In Europe, Directive 2010/32/EU outlines a framework agreement to prevent sharp injuries in the hospital and healthcare sector. The agreement is signed between European Hospital & Healthcare Employers’ Association (HOSPEEM) and the European Public Services Union (EPSU). This agreement is applicable to all workers in the healthcare and medical industry.
This agreement aims to:
- Protect workers at risk,
- Achieve the safest possible working environment for employees in the hospital and healthcare sector,
- Prevent injuries to workers caused by sharp medical objects and instruments
- Set up an integrated approach to assessing and preventing risks
- Training and informing healthcare professionals
Fine enforcement from the Directive varies in individual member states. For example, in Ireland, a person who commits an offence under the Directive can be fined up to €500,000 or imprison for a term not exceeding 3 years, or both. In the UK, Worcestershire Acute Hospital was fined £12,500 plus £9,000 costs after an employee was infected with Hep C from a needle stick injury.
In Australia, National Code of Practise for the Control of Work Related Exposure to Hepatitis and HIV (blood borne) Viruses [NOHSC: 2010 (2003)] by Safe Work Australia provides a guideline for managing the risk of blood borne pathogens at the workplace.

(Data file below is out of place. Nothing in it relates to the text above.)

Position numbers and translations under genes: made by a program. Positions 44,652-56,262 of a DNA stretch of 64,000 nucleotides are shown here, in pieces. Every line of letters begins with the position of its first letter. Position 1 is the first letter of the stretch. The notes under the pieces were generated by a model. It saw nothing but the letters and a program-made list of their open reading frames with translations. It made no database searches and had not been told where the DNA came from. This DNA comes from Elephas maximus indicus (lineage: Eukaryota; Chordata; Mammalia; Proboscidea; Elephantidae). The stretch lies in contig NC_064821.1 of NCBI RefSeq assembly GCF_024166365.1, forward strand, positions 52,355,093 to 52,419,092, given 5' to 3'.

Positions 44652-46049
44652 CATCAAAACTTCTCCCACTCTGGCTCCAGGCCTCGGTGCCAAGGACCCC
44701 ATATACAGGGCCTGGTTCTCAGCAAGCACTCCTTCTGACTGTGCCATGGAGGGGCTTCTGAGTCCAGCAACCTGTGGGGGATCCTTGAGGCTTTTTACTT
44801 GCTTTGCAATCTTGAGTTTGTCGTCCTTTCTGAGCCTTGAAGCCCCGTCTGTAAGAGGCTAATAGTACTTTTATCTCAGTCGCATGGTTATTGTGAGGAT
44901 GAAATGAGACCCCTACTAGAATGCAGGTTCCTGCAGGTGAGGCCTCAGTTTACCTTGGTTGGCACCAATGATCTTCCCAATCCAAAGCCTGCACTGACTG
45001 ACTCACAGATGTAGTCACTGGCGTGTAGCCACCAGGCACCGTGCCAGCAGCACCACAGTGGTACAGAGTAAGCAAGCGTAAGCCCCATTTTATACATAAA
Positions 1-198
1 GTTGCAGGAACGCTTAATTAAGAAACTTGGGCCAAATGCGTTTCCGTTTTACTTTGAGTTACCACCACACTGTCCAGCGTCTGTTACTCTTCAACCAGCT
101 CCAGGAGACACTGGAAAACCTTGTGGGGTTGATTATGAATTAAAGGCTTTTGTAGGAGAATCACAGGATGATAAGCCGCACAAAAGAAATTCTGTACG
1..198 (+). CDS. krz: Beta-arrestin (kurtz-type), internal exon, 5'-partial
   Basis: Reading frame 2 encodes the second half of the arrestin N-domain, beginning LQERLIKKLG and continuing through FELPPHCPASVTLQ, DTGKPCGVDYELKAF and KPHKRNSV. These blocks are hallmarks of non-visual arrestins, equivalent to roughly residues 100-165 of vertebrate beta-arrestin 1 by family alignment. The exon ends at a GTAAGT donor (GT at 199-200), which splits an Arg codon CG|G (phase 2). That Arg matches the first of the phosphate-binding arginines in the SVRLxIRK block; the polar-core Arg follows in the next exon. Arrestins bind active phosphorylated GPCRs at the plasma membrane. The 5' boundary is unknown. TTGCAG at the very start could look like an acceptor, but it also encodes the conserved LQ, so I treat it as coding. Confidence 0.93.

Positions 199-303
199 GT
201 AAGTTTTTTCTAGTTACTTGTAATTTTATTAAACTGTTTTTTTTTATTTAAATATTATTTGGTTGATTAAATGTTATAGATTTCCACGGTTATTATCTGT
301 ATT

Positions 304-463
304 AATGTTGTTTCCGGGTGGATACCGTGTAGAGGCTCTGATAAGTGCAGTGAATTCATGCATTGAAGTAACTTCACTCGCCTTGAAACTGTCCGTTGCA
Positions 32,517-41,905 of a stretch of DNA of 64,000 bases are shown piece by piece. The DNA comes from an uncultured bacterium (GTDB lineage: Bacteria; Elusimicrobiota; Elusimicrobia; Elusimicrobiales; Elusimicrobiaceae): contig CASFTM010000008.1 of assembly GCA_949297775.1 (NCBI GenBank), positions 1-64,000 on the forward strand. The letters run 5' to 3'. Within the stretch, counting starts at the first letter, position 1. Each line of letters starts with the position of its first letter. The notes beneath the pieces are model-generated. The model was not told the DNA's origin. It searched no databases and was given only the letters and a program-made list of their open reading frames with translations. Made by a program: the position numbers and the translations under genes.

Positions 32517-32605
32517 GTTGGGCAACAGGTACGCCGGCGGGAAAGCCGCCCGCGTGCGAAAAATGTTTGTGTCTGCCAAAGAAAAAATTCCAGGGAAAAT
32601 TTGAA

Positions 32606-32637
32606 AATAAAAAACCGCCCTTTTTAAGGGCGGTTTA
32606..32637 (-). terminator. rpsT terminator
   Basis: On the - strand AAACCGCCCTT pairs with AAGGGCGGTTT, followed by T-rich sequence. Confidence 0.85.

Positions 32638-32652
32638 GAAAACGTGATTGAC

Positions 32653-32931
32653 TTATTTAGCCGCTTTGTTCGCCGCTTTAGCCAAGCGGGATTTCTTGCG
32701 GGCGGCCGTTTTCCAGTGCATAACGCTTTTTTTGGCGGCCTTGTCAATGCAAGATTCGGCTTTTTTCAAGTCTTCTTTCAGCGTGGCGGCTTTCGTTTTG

Australian and European frameworks closely follow OSHA regulations where the key steps in reducing risk of occupational exposure to bloodborne pathogens are:
- Risk assessment – evaluate the risk to healthcare workers from exposure to blood, body fluids or contaminated materials as a result of work activities;
- Elimination and prevention of potential hazards,
- Information and awareness training,
- Reporting and record keeping of exposures, and
- Response and follow-up from healthcare professionals
Don’t Ignore the Threat of Bloodborne Pathogens
A comprehensive prevention plan, safer medical devices and better staff education can prevent most sharps injury. Regulatory requirements enforced in the US, Europe and Australia ensure employers in these countries take steps to minimise and prevent healthcare workers from being exposed to bloodborne pathogens.
So what can you do?
Are you a healthcare professional working in one of the countries where sharps regulations are in place? Or know a healthcare professional who is potentially exposed to bloodborne pathogens? You can:
- Find out whether the healthcare provider enforces the sharps regulation in the facility,
- Report the sharps exposure to your managers or employees
- Give feedback to the employers to improve current practices
As a healthcare worker, it is your right to work in a well-protected environment and your responsibility to voice out when things are not right. Only through communication and reporting of unsafe practices, will we be able to learn from past events and develop a thorough strategy to prevent them from happening again.